American Gothic Analysis Essay

American Gothic Analysis Essay-16
It’s not the predictable “American Gothic.” It’s “Death on Ridge Road” from 1935, which shows a red truck topping a hill on a winding country back road, getting ready to barrel down toward an oncoming car that’s swerving, uncontrollably, toward a collision.

It’s not the predictable “American Gothic.” It’s “Death on Ridge Road” from 1935, which shows a red truck topping a hill on a winding country back road, getting ready to barrel down toward an oncoming car that’s swerving, uncontrollably, toward a collision.Wood believe that art, like literature, must suggest a narrative, and there’s little doubt about how this story will play out.

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He was pudgy, near-sighted, and shy, a deeply closeted homosexual.

What it all added up to, in Haskell’s words, was “a conflicted, complex relationship between the artist and the homeland he professed to adore.”You see the conflict everywhere in the current show.

“The place had a largely rural feel,” I wrote, “a small town surrounded by carpets of cornfields and orchards, livestock, and silos.

Sometimes I would round a curve on a back road and have to stop the car because the landscape in front of me was so ridiculously gorgeous I could have sworn it had just finished posing for Grant Wood.” Three pages later I added a perception Wood might have appreciated: “I soon realized that through all this stay-at-home, God-fearing, heartland decency, there ran a streak of untamable bull-goose lunacy.” That lunacy led to some of the more spectacular stories I covered for the local paper, tales of arson, kidnapping, rape, murder, incest, the paranormal.

Notices of the picture's popularity were carried in papers as far away as New York and Boston, and critics struggled with the meaning of the serious couple and the ambiguous title: "In the Chicago press, Charles Bulliet delighted in American Gothic as quaint, humorous, and AMERICAN,' while a critic in Boston saw the couple as grim religious fanatics. American Gothic would always remain his most famous and most enduring work, but others became well-known during the thirties; Stone City, Iowa, Parson Weem's Fable, and Midnight Ride of Paul Revere all achieved fame on their own, and then were purchased by such Hollywood names as Katherine Hepburn and Edward G. Grant Wood's rise to fame was a popular movement, propelled more by coverage in Time, Life and the New York Times than in academic journals of the day.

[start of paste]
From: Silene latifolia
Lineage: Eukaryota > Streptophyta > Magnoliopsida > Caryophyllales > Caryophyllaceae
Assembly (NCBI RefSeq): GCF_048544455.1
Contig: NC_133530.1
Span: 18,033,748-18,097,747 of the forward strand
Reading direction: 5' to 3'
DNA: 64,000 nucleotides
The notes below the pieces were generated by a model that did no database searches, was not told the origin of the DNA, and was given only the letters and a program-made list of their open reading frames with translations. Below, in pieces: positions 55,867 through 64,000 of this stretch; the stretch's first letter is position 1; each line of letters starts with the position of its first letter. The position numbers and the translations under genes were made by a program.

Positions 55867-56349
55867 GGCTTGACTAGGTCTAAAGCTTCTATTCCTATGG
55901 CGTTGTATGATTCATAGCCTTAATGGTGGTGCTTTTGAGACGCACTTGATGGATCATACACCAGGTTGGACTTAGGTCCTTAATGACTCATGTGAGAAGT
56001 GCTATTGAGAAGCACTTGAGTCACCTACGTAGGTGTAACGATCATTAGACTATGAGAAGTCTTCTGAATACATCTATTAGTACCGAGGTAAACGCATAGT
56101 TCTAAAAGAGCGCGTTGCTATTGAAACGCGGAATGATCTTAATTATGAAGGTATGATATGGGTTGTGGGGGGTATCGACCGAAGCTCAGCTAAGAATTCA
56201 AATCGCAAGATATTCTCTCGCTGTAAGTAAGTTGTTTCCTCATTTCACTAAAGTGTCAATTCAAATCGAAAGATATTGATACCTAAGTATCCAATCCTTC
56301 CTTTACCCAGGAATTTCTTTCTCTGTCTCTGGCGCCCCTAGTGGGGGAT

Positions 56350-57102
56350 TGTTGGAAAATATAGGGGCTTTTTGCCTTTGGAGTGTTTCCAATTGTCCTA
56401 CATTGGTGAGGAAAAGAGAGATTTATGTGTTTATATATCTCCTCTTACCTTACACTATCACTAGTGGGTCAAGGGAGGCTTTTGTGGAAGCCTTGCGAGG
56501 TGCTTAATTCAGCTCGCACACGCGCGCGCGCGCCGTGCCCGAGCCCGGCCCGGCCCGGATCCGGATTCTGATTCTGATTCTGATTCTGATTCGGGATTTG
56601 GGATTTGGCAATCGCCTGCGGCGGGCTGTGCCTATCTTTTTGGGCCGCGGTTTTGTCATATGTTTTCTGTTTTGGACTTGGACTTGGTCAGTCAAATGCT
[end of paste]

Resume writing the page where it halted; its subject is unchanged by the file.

He knew nothing of the artist, he admitted, but guessed Wood must have suffered tortures from these people who could not understand the joy of art within him and tried to crush his soul with their sheet iron brand of salvation'" ( qtd. The New York Times and Time primarily were interested in Wood as a mural painter and as a part of the Regionalist triumvirate--the other two being John Steuart Curry and Thomas Hart Benton (Jewell).Other than Leonardo da Vinci’s “Mona Lisa” or Edvard Munch’s “The Scream,” it would be hard to name a work of Western art that has been more exhaustively reproduced, parodied, pimped, praised, and disparaged than Grant Wood’s painting “American Gothic.” Just about everyone is familiar with its stern Iowa farmer gripping a pitchfork and glaring at the viewer as he stands with his wife (or is it his daughter?) in front of a clapboard farmhouse beneath an unblemished Midwestern sky.You see it in the subversively mocking pictures of Shriners and Daughters of the American Revolution, in the townfolk in “The Return From Bohemia” who peer over Wood’s shoulder as he paints and seem to be thinking “My nine-year-old could do better than that.” Through all the bucolic, sun-shocked farmscapes, through all the Norman Rockwell-esque images of people peeling fruit and milking cows, there is an undertow of emptiness, solitude, and loneliness.You can see echoes of Edward Hopper and hear echoes of Sherwood Anderson’s great novel . Tripp Evans finds an “indefinable dread” coursing through his subject’s life and work.His way was to work quietly, with guile and stealth.The dread may have been indefinable, but it is always there.We learn that Wood spoke disparagingly about the “Babbitty” nature of the Midwest and the “gloomy inhibitions” of small-town life there.Far from being an unschooled farmer-painter, he travelled repeatedly to Europe, studying Old Master paintings, mimicking the Impressionists, and leading a bohemian life that would have been unthinkable in the American heartland.Gertrude Stein, of all people, seems to have understood Wood’s response to this dread.After seeing “American Gothic,” she wrote, “We should fear Grant Wood.

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